It’s obviously a clearly defined concept. How did you come up with it? Was there a model or an inspiration?  

South America, in particular, has a tradition of mezcalerias, as does North America to some extent. But there you’d normally eat tacos or nachos and maybe watch sports programmes at the same time. We deliberately chose to be different. We’re focused entirely on the drinks, with 65 varieties of tequila, mezcal and pisco on offer, some of which are quite hard to find. As far as the design for the interior is concerned, I did some in-depth research into Mexican art and culture in preparation. Everything you see here you’d find in Mexico as well – the plants, the tiles, the brass fittings, the wooden floor, the beams, right down to the small alcoves for figures of deities. Even the technique used to plaster the walls! Our aim was to create an ambience that allows you to escape from your everyday life.     

You’ve now opened a new wine bar – next door to the Mezcaleria Rojo. What’s its USP?  

Wine is very much on the up. Just think of the arrival of organic wines, or of the new generation of winegrowers who are currently making waves. And remember, drinking wine isn’t just about things like acidity, bouquet and flavour. To enjoy wine in the company of others is a shared experience like no other. We want to create a setting which is conducive to that enjoyment.   

The new wine bar is called ‘Fett’. How did you come up with that name?   

In German wine jargon, ‘fett’ (fat) describes a good balance between alcohol and acidity, a full-bodied taste. But it’s also street talk for excellent. If I describe an experience as ‘fett’, you know for sure that I liked it!  

Your two new venues are in the old town – just like the Sir Walter, the Elephant Bar, the Oh Baby Anna and the Boston Bar, all of them part of the Walid El Sheikh empire, and some only a few steps away from each other.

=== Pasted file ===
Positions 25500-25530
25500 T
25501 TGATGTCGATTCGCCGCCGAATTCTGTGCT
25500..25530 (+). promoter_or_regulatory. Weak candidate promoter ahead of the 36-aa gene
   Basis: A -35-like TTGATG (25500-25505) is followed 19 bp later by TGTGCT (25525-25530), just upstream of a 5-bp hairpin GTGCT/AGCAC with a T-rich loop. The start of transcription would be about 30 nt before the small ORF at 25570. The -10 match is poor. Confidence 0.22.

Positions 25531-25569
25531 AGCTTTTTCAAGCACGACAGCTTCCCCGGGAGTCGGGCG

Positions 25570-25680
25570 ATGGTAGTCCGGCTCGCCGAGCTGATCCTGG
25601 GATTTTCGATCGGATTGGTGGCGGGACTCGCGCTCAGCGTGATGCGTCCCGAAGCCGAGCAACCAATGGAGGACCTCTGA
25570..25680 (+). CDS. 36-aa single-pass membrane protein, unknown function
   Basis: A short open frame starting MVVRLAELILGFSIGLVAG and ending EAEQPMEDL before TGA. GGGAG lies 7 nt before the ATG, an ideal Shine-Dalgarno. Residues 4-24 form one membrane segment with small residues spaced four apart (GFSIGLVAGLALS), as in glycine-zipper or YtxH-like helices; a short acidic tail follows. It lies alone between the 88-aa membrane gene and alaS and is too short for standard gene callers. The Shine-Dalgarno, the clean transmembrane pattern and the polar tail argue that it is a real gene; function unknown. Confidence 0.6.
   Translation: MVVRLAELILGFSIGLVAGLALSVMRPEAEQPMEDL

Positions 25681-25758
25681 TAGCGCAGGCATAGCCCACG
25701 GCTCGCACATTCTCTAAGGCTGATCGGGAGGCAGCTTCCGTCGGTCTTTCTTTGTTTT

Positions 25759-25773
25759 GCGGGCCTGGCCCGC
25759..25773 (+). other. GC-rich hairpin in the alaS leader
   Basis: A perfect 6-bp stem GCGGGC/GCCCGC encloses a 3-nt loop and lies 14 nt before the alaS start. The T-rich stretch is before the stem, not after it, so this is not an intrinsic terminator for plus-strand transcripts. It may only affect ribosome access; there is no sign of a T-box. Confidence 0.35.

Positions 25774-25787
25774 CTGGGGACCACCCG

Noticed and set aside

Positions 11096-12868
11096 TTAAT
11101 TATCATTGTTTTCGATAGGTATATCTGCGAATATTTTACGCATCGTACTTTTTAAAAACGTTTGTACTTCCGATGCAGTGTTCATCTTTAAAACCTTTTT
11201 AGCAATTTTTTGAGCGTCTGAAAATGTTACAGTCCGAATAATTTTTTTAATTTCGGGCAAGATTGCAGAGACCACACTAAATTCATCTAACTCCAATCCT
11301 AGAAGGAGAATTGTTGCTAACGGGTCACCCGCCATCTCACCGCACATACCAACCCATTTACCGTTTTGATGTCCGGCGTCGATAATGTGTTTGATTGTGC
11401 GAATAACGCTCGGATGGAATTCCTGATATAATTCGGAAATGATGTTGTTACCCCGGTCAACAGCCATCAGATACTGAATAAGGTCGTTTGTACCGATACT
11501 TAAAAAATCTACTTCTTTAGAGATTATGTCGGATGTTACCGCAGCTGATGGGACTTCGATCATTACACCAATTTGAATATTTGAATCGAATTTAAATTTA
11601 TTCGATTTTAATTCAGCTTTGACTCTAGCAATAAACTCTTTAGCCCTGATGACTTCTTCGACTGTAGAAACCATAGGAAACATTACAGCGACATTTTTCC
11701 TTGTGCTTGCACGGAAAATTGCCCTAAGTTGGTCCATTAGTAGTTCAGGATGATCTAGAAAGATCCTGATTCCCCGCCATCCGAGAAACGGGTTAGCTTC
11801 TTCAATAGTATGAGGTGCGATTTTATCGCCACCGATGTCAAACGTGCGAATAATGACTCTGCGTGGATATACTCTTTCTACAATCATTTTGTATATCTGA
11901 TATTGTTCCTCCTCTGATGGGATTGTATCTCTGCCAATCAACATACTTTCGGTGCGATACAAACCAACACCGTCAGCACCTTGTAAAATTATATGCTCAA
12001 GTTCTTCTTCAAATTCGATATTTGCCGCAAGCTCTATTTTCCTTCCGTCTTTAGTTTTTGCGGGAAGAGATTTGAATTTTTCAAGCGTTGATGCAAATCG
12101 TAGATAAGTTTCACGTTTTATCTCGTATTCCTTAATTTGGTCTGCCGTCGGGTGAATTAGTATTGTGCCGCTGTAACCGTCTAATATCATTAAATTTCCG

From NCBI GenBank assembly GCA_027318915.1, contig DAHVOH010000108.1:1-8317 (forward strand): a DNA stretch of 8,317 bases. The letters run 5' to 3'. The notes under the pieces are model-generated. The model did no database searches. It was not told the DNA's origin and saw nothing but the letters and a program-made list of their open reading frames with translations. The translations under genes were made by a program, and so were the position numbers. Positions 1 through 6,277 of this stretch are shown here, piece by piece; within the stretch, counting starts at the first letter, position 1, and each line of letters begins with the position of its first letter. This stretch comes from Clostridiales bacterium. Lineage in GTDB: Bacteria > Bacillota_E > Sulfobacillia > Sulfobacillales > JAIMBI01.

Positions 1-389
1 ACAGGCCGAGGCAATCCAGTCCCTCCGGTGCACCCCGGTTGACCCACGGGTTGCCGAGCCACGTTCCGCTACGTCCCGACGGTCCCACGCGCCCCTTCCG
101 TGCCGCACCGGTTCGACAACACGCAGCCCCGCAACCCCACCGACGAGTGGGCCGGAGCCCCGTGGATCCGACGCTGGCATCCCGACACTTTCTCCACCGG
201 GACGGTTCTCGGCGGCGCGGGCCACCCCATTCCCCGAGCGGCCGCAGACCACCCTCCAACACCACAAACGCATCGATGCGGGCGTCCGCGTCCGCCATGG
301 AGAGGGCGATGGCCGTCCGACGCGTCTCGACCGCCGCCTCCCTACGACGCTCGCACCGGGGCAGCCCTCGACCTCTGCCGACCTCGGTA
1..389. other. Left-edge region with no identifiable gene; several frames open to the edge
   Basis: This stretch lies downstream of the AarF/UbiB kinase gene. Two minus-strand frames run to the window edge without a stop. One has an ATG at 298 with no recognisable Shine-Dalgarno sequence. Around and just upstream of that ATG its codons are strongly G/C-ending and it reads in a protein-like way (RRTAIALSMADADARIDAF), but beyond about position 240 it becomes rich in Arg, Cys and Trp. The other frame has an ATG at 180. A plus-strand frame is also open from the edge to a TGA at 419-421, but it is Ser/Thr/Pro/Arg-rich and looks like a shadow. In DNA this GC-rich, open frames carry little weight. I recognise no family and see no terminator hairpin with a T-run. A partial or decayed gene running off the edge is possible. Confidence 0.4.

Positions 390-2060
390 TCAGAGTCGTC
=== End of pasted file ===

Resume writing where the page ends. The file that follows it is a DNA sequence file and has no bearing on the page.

The choice of places to eat and drink in the old town is very diverse, and I am always happy to contribute new concepts. I also love to challenge people’s preconceptions and confound clichés. For example, you’d expect to find a place like Mezcaleria Rojo in Düsseldorf’s trendier Pempelfort or Unterbilk districts, so its location is quite a surprise to some people. The only thing I ask of our guests is a certain amount of curiosity and openness.  

Who have you got in mind when you are fleshing out and fine-tuning these ideas?

I’m not really thinking of a particular demographic, but rather of a certain attitude to life. Our customers’ wishes are as varied as what the old town can offer them.

Five of your venues are near the Kunsthalle art gallery, with the Kunstsammlung and the Kunstakademie a short walk away. And the Schmela House with the Hans and Max Mayer galleries is also just around the corner. Does Düsseldorf’s prolific art scene influence your projects at all?   

Yes, definitely. We work with local artists in almost all of our bars. The Sir Walter has photographs by Ralf Brueck, a student of Thomas Ruff, and there are three pictures by Markus Luigs in the Elephant Bar. Here in the Mezcaleria, Florentin Evest helped with the wall design. I would go so far as to say that I’m not only greatly influenced by art, but that it is an inseparable part of me that would be impossible to ignore. It would be unthinkable for me to create a venue that did not include art in some form.       

What was the last exhibition you went to see? Which artist has made an impression on you?  

The exhibition ‘From Kraftwerk to Techno – 100 Years of Electronic Music’ was an impressive illustration of how something that was once considered a rebellious subculture has now earned its place in a museum. I spent some considerable time looking at Andreas Gursky’s photographs. His work from the Mayday techno festivals never fails to fascinate me.   

What is currently the favourite tipple in the old town?  

Pisco is the rising star. Pisco sours are really taking off right now.   

What essential ingredient should feature on every bar menu?  

Water! (laughs) 

What is your favourite drink at the moment? 

I like to drink white wine or a rosé. A light, easy-drinking sauvignon blanc from New Zealand, for example.   

Thank you very much for the interview! We are looking forward to visiting the new venue and to seeing you there.

Images: Düsseldorf Tourism